Cycle of Violence — Reviews

The Guardian, 2.1.2013.

Bizarre, November 2012.

New Statesman, 20.11.2012.


Charlotte Simmonds

Bradley’s repressive mother comes back to haunt him in Grayson Perry’s A Cycle of Violence.

Let’s try a thought experiment. Think back, for a moment, to something you wrote 20 years ago. Perhaps you were a wee young thing scribbling esoteric tales of dragons on the back of some left-over Christmas wrapping paper. Perhaps you were a precocious university student handing in a dissertation. Perhaps you were a novelist, or a journalist, or an avid letter-writer. Perhaps you merely kept diary. Whatever it is, look hard at the page. Capture it in your mind. At best you’re pleased, even tickled by the feather of nostalgia. At worst you wince with embarrassment. The piece of writing has become a time capsule. You are peering down a microscope at your former self. Do you like what you see?

Twenty years ago, Grayson Perry wrote A Cycle of Violence, a graphic novella set in 2023 that has since acquired semi-cult status and which tells the story of a champion cyclist’s decent into moral depravity. The protagonist, Bradley Gaines, is a kind-hearted, multi-Tour de France winning celebrity who succumbs to his “inner demons”, repressed childhood memories that return to haunt him at the height of his success. These demons take the physical shape of Bradley’s abusive mother, who hovers above him like a sadistic ghost tormenting him with insults. “You will not be rid of me through your anger,” she screeches. “I feed on your anger, because I am part of you.”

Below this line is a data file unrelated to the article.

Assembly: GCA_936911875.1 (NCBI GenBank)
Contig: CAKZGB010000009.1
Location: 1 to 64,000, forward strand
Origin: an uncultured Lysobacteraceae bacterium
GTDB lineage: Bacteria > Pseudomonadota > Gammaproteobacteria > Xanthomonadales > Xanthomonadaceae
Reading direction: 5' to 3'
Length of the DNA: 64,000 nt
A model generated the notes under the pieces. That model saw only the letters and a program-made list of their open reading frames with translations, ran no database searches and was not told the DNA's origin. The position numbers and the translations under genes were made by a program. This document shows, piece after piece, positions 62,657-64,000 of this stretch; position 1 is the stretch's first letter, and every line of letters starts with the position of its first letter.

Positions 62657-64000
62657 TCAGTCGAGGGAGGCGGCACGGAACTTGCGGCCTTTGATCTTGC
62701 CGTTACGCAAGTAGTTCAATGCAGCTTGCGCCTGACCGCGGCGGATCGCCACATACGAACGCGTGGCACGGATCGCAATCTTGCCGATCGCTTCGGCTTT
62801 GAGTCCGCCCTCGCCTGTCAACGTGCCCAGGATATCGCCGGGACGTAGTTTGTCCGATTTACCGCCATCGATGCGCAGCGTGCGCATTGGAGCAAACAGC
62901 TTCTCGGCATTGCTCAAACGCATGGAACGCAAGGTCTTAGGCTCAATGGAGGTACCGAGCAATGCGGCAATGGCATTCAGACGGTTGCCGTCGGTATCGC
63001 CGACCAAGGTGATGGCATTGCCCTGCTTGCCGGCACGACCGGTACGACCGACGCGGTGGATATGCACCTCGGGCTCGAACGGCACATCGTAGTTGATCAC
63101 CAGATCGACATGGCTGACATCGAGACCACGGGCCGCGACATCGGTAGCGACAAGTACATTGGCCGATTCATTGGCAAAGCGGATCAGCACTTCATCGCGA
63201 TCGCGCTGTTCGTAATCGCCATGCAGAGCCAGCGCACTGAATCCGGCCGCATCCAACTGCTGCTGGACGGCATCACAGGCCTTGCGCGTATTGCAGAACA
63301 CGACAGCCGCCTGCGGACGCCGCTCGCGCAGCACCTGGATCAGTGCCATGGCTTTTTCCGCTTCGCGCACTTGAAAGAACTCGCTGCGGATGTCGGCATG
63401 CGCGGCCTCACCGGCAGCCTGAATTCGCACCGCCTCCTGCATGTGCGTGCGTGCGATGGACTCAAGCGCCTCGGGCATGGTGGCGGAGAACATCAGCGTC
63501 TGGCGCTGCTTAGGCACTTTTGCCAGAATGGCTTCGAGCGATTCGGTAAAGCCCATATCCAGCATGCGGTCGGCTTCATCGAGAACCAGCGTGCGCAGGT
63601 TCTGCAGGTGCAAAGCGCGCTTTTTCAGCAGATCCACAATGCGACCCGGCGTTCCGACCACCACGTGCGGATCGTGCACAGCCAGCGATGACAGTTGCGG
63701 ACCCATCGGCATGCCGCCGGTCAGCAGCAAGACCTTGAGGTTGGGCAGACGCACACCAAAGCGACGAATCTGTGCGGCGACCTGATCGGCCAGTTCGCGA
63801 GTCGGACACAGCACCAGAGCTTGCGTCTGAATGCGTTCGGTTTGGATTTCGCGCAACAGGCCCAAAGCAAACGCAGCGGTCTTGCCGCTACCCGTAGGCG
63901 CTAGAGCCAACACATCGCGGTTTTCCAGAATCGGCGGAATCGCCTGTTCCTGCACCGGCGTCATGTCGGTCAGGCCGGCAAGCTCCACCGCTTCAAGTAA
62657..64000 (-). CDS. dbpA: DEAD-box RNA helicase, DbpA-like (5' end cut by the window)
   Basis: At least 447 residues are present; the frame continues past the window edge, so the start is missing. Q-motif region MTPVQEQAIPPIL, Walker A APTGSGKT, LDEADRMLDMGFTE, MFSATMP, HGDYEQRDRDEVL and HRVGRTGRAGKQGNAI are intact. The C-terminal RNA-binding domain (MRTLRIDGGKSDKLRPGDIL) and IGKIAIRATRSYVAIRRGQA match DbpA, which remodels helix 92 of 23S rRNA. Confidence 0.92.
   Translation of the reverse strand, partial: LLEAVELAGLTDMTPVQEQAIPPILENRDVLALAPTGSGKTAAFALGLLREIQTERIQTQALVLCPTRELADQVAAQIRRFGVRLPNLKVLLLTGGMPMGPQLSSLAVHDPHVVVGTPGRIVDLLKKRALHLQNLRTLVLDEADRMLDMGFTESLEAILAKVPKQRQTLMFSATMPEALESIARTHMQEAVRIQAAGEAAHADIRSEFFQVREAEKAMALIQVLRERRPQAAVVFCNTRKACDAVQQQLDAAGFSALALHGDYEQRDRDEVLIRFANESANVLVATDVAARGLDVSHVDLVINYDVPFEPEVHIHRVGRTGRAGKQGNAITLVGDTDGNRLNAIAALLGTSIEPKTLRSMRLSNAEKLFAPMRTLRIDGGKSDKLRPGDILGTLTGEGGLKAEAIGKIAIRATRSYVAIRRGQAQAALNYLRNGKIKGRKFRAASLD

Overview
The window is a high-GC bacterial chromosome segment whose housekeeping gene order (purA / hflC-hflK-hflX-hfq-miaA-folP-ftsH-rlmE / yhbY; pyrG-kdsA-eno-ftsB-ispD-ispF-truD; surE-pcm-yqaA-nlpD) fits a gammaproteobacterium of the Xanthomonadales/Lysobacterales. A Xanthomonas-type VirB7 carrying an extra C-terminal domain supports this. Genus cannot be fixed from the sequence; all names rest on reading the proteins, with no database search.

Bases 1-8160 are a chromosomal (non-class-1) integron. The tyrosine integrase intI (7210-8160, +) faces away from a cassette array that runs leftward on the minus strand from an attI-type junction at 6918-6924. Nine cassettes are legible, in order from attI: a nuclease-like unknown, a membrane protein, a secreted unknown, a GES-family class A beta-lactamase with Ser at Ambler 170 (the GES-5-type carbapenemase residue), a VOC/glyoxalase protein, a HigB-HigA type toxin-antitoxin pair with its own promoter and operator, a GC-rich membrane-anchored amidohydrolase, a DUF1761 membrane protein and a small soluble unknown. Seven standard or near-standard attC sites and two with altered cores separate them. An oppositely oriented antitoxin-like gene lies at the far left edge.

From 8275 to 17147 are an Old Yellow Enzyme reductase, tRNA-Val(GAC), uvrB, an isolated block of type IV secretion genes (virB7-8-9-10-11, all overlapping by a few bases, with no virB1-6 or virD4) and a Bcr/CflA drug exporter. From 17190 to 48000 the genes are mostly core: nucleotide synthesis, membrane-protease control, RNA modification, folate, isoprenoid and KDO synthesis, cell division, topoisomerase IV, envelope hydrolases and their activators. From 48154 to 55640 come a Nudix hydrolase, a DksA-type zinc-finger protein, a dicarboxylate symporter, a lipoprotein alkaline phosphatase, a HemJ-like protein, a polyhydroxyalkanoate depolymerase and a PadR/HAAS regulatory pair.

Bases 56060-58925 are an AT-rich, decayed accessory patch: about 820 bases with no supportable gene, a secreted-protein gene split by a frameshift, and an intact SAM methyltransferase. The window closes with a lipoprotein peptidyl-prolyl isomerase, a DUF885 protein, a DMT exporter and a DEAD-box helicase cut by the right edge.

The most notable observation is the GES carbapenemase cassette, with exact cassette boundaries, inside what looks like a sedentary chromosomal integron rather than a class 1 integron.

Bradley’s no match for unaddressed mummy-issues and soon falls victim to the darker side of his nature, giving up cycling and hurtling head-first into a rampage of sexually-motivated violence. He takes to picking up chicks in his mega-fly human-powered hot rod before taking them home, tying them up and macerating them with his manhood. Such liaisons often end, unsurprisingly, in tragedy.

Originally privately published in a batch of only 300, the 2012 re-issue is the first trade edition of the book. But why go back to it now? Why invite the scrutiny? Many artists might prefer to keep work produced in an experimental, pre-success era locked away in the closet of history – but not Perry. I suppose we shouldn’t be that surprised. This is, after all, the artist fondly known as “the cross-dressing potter”, who has publicly confessed his sexual fantasies (which include transvestitism and humiliation), who has a tendency of naming his ceramic vases things like “Saint Claire 37 wanks across Northern Spain”.